Crypto.  A lot was said about crypto at the conference, too much to go into detail here (to quote many of the SIFMA speakers).  Some of the more interesting comments came from SEC Commissioner Hester Peirce (who, it should be mentioned, is a republican appointee operating under a democratically appointed Chair).  She suggested the SEC hasn’t gone about this the right way by pursuing enforcement actions before they fully understand the technology.  She is in favor of slowing down and thinking about how calling something a security might impact it later down the line.  She even suggested allowing small scale experimentation with various rules and regulations might help “figure it out” now before crypto gets even bigger.  In fact, slowing down was a theme of her entire session.  For instance, she reiterated her disagreement with the SEC’s new policy that reduces the comment period for new rule proposals from 60 days to 30.  In her view, she would rather have a more robust and careful dialogue regarding a rule proposal, rather than acting too quickly.  Other speakers indicated that many broker-dealers are currently hesitant to sell crypto because they fear they will be accused of a Section V violation for selling unregistered securities.  So what do they do? Set up an affiliate entity to sell crypto instead. Hmmmm.

SEC sanctions / admissions.  The head of the SEC’s Division of Enforcement, Gurbir Grewal, provided some useful insight into the calculation of sanctions and the use of admissions with settling defendants.  Mr. Grewal indicated that most settlements will still use language that the defendant neither admits nor denies the allegations.  But, he warned that when the SEC does seek admissions in a settlement, they are signaling that they are willing to litigate that case to the end.  He basically said, “when we put admissions on the table, we won’t take them off.”  Melanie Lubin, the President of NASAA, added that admissions are beneficial to help customers recover their losses in civil litigation.  That’s an important point to keep in mind – an admission in a settlement with a regulator may start a feeding frenzy among plaintiffs’ lawyers who use the admission to find investors and convince them they have personally been harmed.  Both Mr. Grewal and Ms. Lubin shared another tip with regards to sanctions: when a defendant brings them a list of “comparable” cases that settled in order to try to negotiate a similar sanction, that often backfires.  Why? Because when a defendant shows them a list of other cases with lesser sanctions, that can indicate to the regulators that those lesser punishments are not having the desired deterrent effect, so they may need to ratchet up the sanctions to send a message.  Yikes!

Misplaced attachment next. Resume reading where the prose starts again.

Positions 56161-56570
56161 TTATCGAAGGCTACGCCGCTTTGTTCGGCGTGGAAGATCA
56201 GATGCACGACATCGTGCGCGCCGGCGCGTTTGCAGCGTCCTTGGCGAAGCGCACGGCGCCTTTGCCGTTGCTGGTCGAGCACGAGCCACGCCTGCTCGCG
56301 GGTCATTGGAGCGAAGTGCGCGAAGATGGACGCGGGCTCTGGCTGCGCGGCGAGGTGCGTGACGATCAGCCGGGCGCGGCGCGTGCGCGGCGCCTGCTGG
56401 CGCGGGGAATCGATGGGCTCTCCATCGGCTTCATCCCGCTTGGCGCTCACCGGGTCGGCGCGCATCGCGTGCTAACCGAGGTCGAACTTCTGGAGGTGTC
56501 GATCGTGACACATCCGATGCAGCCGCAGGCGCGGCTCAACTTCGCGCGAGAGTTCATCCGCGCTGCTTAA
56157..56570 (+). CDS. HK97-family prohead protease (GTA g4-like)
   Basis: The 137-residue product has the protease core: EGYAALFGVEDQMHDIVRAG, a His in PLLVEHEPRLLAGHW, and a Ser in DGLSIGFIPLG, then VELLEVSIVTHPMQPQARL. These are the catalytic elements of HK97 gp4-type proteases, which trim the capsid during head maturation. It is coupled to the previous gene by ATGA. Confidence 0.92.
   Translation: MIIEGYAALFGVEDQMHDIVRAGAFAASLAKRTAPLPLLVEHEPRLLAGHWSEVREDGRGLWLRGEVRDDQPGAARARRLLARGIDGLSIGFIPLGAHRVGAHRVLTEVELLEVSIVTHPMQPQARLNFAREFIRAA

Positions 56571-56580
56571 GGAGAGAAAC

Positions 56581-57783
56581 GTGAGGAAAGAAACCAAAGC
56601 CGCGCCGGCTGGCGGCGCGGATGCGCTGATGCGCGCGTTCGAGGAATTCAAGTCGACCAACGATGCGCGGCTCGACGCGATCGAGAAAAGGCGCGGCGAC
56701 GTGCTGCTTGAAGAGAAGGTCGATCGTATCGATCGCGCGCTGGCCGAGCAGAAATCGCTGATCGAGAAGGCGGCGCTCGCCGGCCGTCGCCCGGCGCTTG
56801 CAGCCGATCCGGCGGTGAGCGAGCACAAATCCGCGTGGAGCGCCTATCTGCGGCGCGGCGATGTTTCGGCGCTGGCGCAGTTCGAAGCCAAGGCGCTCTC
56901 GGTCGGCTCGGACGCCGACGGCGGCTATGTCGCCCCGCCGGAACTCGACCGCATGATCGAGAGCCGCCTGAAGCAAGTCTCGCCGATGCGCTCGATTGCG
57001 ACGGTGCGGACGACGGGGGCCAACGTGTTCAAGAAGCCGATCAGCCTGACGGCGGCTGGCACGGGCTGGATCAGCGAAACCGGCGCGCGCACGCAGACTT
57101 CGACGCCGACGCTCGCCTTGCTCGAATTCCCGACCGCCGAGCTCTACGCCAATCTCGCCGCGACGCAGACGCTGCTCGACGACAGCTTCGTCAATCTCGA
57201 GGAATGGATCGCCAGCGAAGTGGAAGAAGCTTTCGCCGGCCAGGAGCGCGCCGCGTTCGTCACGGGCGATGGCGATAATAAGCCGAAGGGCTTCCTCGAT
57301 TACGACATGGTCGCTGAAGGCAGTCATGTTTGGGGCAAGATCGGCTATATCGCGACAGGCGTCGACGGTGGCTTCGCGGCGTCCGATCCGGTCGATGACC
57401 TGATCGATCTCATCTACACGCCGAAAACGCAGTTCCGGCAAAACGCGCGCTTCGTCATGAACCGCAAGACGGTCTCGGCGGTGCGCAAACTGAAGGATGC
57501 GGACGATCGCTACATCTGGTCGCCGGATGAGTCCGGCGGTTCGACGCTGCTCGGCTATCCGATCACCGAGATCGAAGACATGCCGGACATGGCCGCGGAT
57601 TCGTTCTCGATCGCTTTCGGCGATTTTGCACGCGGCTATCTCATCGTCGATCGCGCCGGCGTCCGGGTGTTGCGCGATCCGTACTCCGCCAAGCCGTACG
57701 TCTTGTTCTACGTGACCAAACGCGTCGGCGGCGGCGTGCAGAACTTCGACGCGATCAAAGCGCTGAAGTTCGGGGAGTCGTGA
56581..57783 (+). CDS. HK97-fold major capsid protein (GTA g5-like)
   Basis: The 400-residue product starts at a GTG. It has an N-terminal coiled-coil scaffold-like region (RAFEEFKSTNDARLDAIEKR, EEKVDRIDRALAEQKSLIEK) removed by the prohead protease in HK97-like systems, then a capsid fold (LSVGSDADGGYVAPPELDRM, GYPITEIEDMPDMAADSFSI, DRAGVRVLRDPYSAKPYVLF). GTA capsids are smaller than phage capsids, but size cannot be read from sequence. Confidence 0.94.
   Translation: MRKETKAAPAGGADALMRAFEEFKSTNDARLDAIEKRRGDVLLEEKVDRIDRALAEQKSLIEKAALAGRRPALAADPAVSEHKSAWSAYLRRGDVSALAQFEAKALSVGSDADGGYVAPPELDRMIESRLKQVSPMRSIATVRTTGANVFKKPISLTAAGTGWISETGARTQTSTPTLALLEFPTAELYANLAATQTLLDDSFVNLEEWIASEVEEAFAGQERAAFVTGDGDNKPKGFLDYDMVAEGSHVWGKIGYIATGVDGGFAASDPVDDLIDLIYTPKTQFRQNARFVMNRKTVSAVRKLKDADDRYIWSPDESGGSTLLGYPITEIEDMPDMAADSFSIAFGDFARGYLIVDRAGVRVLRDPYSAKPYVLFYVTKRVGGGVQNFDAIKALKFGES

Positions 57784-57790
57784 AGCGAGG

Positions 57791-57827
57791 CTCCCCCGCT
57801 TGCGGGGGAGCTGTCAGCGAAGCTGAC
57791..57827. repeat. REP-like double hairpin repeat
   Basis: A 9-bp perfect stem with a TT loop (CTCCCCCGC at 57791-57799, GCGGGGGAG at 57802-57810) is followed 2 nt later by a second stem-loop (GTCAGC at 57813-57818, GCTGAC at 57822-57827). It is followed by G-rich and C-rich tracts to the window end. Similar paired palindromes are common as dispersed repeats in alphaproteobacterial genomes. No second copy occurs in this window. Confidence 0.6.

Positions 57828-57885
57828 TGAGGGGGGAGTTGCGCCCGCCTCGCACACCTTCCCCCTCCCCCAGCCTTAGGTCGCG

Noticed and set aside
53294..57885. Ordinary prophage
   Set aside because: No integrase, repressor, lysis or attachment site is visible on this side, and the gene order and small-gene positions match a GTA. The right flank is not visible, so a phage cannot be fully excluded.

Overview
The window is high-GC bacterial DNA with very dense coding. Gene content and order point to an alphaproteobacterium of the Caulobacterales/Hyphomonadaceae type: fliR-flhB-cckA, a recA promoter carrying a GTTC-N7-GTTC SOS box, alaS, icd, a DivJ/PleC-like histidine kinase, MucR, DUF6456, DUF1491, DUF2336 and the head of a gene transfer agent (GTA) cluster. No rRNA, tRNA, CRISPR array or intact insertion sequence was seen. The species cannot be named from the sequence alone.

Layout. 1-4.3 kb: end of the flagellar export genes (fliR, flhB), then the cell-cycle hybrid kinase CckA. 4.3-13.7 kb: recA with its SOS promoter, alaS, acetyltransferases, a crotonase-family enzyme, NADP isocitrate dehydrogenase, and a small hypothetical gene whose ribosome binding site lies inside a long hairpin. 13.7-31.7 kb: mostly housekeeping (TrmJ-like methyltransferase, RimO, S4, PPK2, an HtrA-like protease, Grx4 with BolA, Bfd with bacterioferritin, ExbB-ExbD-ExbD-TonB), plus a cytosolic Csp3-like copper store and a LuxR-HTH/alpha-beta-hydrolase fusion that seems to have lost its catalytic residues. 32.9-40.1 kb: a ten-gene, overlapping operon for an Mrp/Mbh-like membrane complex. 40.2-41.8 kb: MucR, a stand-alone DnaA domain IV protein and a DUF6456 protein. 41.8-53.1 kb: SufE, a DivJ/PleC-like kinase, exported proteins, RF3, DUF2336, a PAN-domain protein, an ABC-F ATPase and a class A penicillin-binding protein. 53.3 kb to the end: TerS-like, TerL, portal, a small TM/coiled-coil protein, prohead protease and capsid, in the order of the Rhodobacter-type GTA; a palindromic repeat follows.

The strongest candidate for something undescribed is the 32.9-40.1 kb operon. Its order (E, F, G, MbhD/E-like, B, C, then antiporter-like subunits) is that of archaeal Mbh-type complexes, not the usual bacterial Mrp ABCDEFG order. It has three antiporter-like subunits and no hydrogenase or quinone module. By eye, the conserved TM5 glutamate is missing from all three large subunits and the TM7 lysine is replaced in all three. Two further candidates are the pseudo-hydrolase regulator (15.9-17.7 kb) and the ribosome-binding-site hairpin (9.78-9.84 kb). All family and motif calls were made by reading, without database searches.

Use of Personal Communication Devices.  Several panels briefly touched on the topic of advisors using personal communication devices (i.e., cell phones, text messages) to communicate with clients.  The message on this issue was pretty clear: the same old rules apply regarding communications with the public, supervision, and books/records (2210, 3110, 4511).  But BDs must apply those rules to current behaviors and technology.  (Specific guidance exists on these issues as well: Reg Notice 17-18, 11-39).  Folks from FINRA and the SEC explained that most firms have policies regarding the use of personal devices to communicate with customers, but the problem is they fail to adequately implement those policies.  And the policies may need to be updated for current real world behavior.  The current sentiment is that having a policy stating you prohibit use of personal devises (and since you have banned personal devices, you don’t need to supervise them) is inadequate in 2022.  Everyone is going to use a personal device from time to time, either intentionally or inadvertently, so you had better figure out how to address it.